So what defines an acid or a base??
You do. When you are talking about acids and bases. Now, in order to communicate with other people you can not just make up random stuff and expect to understand. So we as chemists agree to accept the definitions of acids and bases, more specifically the two most common are the "Lewis" definition and the "Bronsted-Lowry" definition, that was in the webpage I linked to previously.
What dirt is trying to argue basically that in his opinion it is behaving as a typical acid, but it does not produce H+. However, his teachers definition of acid "increase H+
concentration and a base increase OH-
concentration" is valid, and the most typical simplified definition of acid/base chemistry.
Now, to try and help dirt and clear up his confusion.
i dont see how it isnt acting as an acid. hydroxide is always the product when water acts as an acid, it donates a proton to form a hydroxide ion. hydrogen ions are only present when water acts as a base.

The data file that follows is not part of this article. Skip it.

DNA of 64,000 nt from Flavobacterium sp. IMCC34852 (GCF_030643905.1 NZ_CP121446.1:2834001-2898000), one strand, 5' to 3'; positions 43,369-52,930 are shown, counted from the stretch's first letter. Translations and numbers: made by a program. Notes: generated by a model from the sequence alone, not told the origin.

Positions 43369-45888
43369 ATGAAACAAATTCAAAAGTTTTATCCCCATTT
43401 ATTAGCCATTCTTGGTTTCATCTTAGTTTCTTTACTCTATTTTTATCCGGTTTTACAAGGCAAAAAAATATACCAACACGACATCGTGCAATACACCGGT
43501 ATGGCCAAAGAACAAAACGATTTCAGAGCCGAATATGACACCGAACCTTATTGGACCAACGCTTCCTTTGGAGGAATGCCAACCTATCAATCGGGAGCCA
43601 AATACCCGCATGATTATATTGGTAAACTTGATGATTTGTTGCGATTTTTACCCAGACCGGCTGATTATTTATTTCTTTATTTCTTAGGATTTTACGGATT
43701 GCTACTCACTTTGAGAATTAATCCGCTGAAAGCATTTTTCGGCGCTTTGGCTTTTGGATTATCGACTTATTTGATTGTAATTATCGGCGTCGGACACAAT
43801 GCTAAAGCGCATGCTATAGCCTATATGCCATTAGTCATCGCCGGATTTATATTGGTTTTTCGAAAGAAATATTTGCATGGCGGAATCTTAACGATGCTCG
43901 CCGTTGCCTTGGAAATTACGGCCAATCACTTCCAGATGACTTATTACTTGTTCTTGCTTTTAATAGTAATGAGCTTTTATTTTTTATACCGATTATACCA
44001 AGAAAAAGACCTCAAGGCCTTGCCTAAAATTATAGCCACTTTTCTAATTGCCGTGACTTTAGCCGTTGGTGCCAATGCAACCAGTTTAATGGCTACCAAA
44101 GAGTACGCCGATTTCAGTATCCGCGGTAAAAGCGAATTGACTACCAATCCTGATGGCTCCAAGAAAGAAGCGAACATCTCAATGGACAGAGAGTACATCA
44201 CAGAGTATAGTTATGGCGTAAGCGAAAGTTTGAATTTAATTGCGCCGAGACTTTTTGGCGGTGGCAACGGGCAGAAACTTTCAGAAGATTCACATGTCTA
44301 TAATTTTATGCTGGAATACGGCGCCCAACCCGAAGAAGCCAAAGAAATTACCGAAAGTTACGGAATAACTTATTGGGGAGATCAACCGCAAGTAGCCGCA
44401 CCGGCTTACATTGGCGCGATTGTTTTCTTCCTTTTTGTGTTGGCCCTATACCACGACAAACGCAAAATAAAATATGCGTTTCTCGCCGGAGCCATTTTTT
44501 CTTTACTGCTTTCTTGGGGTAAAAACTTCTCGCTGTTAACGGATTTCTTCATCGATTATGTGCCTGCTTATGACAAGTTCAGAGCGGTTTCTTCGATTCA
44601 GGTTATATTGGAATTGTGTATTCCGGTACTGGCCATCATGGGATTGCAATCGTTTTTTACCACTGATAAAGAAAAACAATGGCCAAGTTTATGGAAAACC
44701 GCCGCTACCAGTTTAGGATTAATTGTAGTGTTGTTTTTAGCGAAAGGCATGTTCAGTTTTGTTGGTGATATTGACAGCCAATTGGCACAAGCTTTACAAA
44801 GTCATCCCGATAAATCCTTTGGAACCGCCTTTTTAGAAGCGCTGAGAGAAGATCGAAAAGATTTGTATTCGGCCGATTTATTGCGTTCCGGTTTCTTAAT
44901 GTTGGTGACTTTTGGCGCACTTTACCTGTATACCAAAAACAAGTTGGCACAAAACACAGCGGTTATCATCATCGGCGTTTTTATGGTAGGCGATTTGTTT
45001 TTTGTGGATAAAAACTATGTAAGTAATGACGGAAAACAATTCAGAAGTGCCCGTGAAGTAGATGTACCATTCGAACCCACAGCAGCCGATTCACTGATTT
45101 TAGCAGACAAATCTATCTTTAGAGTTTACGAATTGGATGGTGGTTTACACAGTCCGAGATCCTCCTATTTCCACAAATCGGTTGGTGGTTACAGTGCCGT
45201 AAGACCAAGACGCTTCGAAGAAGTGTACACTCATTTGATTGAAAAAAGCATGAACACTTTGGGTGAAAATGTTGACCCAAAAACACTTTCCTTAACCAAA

HCl is and acid, because it produces H+
in water, making some H3
, the H+ comes from HCl, not the water.
In water there is always some H+ and OH- present. It is a very small concentration and can typically be ignored, it is as CT linked to earlier, amphoteric.
Your statement is clear you are confusing, in the typical definition of acid/base your teacher is using and teaching you, as to what generates the H+ or OH-. It is not the water, the water accepts the additional ions.